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Todd Kelley, Nilli Lavie; Attentional learning: The role of distractor expectancy. Journal of Vision 2008;8(6):239. doi: 10.1167/8.6.239.
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© ARVO (1962-2015); The Authors (2016-present)
Previous studies have shown that practice in performing a selective attention task leads to improvement in ignoring task-irrelevant distractor stimuli (Kelley & Yantis, 2007). Performance in a color discrimination task was hindered by the presence (vs. absence) of irrelevant distractor stimuli (e.g. images of objects); these distractor interference effects were diminished with practice. Moreover these practice effects were shown to transfer to previously unseen distractor stimuli (e.g. new object categories), suggesting improvements in a general mechanism for ignoring distractors.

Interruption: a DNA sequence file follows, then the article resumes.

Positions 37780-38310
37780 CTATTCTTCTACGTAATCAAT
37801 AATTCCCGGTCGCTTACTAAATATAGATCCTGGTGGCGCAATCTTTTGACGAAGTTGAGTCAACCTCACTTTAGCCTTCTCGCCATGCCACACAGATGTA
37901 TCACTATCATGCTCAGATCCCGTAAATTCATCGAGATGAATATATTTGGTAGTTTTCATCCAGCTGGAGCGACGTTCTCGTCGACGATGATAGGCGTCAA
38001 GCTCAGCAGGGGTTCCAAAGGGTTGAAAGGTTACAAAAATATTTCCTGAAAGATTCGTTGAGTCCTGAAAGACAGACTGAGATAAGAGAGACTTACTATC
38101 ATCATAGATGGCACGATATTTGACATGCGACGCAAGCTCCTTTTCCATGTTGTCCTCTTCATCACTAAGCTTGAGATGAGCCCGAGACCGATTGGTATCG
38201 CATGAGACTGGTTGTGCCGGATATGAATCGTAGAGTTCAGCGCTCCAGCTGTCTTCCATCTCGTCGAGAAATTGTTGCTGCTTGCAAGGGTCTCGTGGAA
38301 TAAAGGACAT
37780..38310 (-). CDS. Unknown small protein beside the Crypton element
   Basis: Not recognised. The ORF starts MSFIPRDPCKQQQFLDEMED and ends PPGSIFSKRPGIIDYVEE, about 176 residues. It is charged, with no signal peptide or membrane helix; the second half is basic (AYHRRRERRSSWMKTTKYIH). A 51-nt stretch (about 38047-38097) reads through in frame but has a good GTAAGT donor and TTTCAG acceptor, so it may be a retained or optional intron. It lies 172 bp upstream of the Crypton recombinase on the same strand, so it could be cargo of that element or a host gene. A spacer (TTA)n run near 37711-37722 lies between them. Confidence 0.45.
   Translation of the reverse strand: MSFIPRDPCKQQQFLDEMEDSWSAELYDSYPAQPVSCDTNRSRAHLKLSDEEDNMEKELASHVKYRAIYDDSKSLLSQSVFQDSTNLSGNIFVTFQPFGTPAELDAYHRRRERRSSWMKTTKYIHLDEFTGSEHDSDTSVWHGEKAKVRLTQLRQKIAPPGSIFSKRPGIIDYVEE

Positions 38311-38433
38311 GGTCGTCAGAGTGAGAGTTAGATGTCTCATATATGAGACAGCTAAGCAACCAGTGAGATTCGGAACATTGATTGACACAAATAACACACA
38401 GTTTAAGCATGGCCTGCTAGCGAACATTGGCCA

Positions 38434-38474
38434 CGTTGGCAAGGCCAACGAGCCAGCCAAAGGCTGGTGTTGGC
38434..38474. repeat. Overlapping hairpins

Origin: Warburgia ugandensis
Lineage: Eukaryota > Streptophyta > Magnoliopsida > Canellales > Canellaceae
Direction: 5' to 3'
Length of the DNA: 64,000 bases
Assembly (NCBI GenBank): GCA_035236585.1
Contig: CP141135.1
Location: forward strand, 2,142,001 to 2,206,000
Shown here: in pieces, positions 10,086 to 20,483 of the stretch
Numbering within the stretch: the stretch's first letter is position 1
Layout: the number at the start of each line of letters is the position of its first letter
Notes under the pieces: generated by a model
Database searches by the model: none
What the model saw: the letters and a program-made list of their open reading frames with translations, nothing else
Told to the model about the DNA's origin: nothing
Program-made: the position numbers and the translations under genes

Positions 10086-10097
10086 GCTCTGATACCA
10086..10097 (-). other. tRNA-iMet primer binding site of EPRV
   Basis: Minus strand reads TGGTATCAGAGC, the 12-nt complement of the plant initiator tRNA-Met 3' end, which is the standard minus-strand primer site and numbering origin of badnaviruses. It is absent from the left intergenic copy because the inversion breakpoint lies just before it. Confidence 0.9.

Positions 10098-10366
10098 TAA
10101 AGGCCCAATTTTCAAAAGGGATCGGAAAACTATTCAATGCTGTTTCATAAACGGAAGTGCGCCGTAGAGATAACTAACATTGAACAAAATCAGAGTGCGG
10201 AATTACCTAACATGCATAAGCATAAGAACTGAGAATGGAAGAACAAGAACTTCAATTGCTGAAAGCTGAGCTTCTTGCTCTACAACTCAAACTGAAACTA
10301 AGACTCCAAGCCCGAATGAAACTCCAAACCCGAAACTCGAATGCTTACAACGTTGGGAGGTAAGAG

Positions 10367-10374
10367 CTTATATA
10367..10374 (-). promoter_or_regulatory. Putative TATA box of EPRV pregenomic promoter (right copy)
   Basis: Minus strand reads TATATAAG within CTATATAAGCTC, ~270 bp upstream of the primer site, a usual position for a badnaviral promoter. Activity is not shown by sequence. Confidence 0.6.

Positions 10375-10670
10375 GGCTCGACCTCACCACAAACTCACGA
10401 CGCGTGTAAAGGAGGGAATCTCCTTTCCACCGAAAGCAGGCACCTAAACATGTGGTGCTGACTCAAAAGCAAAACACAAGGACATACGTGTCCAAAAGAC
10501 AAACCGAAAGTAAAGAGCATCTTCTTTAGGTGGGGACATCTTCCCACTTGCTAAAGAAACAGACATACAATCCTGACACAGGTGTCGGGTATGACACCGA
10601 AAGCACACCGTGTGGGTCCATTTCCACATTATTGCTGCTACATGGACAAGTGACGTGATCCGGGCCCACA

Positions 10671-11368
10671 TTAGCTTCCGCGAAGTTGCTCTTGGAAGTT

Here we report experiments testing the role of subjects' expectations regarding the probability of distractor presence, using Kelley and Yantis's color discrimination plus irrelevant distractor paradigm. Overall the results show that the practice effects were robust to a change in the probability of the distractor presence following practice. This indicates that improvements in ignoring distractors generalize not only across visual properties of the distractor items, but also across expectations about probability of distractor presence. This work provides a new demonstration of a general mechanism of attentional learning.
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